“We provide oak beams and frames to heritage restoration projects across the UK, and also supply cabinetry and joinery, but the skill and craftsmanship of our joiners is the same whatever the job, so our domestic customers get the same level of quality in their own homes as the work demonstrated in our more famous restoration projects.”
Brother Paul is the expert in timber, Chuck says, with a mix of brotherly adulation and professional respect: “Paul can look at a living oak and not only assess its grade quality, but also identify how many cuts he can get out of it and what it will be used for.”
Chuck himself advised the Building Research Establishment (BRE) on the development of the British Standard for the grading of oak beams (now BREEAM) and was the first grader in the UK to be certified to Grade BS5756. The majority of Venables’ oak is French grown and is sourced and purchased in France.
“I remember the first time I went to France to source timber”, says Chuck. “We had used all of our prime grade oak on the restoration of the roof of York Minster following the fire. I drove the length and breadth of France looking for a sawmill that could supply the quality of oak I was looking for, only to find that our Grandfather had been dealing with the owner for fifty years previously. There’s an invisible unbroken thread that runs down through some families.”
Paul chips in: “We carry the largest stocks of oak beams in the UK and are the number one supplier of European oak to the trade. We supply the very buoyant oak frame market which produces oak framed buildings such as garden rooms and studios, garages, conservatories and orangeries.
“Our construction clients come to us for air and kiln-dried oak, in addition to green oak, for use in their timber framed buildings. PEFC [Programme for the Endorsement of Forest Certification] and FSC [Forest Stewardship Council] timbers can be supplied, and we can saw anything to size – this can help with transportation issues. We have longstanding relationships with sawmills so can source exactly the type and grade of wood that is required for each project, whether it’s oak, elm, beech, sycamore, ash or cedar.”
Venables Oak supply the whole solid wood package, from windows, doors, floors and staircases, onto fitted or unfitted kitchens, garden rooms, conservatories and libraries, for new builds, renovations or restoration projects.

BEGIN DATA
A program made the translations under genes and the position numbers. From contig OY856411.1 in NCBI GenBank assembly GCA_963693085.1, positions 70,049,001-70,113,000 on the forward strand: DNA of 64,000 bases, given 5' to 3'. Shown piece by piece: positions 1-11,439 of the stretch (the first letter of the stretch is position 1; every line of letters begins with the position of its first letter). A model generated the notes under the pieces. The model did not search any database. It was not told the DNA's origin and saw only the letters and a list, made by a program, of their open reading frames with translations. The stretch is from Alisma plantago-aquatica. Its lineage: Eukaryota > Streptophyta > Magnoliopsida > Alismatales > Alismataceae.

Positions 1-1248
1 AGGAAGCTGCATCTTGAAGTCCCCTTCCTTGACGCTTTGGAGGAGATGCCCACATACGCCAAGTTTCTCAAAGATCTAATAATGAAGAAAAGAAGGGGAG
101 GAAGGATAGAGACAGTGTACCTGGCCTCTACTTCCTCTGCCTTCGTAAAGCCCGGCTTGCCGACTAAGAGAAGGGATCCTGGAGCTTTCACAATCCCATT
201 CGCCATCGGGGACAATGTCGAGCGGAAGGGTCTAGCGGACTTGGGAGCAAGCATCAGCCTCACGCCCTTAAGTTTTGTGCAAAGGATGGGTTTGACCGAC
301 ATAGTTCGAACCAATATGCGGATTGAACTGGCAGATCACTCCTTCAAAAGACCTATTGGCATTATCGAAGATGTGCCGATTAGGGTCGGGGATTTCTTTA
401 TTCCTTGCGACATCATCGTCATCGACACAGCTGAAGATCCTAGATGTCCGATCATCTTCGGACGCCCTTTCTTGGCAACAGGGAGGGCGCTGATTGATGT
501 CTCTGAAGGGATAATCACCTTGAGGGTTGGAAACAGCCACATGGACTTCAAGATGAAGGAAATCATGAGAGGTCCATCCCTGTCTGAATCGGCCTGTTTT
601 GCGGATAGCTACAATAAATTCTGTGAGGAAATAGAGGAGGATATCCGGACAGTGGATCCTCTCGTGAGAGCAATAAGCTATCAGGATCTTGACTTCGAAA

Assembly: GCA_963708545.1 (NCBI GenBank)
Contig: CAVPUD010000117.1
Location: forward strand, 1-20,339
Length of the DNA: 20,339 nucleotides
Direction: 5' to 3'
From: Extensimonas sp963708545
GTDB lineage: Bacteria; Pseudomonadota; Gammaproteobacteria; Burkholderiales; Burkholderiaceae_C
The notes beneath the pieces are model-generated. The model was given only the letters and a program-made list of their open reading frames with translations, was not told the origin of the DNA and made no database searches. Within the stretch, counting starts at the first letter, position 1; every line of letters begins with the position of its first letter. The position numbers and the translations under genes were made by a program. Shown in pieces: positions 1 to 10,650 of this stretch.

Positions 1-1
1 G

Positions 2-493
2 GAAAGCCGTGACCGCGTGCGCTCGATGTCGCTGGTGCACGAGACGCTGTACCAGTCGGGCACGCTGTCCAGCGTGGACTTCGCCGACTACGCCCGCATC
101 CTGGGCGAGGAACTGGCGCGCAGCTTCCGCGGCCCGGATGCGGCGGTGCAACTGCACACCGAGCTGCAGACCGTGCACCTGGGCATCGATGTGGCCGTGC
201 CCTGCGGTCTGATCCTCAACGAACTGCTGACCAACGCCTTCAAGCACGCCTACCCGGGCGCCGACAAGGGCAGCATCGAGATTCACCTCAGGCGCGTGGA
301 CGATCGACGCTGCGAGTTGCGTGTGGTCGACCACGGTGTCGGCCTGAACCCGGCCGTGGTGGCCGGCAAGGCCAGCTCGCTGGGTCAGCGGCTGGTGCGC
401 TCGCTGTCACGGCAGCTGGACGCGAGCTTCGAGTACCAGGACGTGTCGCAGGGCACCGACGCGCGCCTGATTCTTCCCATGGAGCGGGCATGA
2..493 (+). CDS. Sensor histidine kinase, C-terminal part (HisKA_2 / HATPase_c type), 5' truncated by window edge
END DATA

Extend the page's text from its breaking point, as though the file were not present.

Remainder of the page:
“We don’t simply work with the inside of a home, we encourage our customers to consider their gardens and driveways,”says Chuck. “We design and make solid wood gates, fences and garden furniture and structures such as pavilions, gazebos and pergolas. As well as our domestic customers we also work on interior and exterior projects with hotel and restaurant owners, and we’re as proud of our work there as we are of our more famous restoration projects.”
The company has recently invested in both solar roof panels and a locally built biomass boiler, which converts all wood waste from the sawmill into a free heat source for the entire plant. The brothers have also recently begun to dip a toe into the hungry beast that is
“Customers can already buy timber packs, doors and flooring online, and new publishing media such as Twitter and Facebook give us the opportunity to share news of our latest projects and ranges,” says Chuck.
“Our Pinterest site offers us an online showcase to reach out to a much wider and also possibly younger audience, for example, new homeowners who are looking for real craftsmanship and individuality that can be applied to their personal specifications
“It’s helped us remove the ‘exclusivity’ and stuffiness that can be associated with bespoke joinery. If we can persuade the flatpack generation that joinery is an investment, lasts longer and looks better, then we’ll be taking the Venables name into the next century.”
Chuck’s son Tom, a trained mechanic, has now started to learn the family business. “The Venables name is part of a long tradition of English bespoke joiners and furniture makers,” says Chuck. “Paul and I want to ensure that this continues, but more importantly, that quality, individuality and craftsmanship is available to everyone, in their homes and businesses, and can be passed on. I only hope that Henry approves.”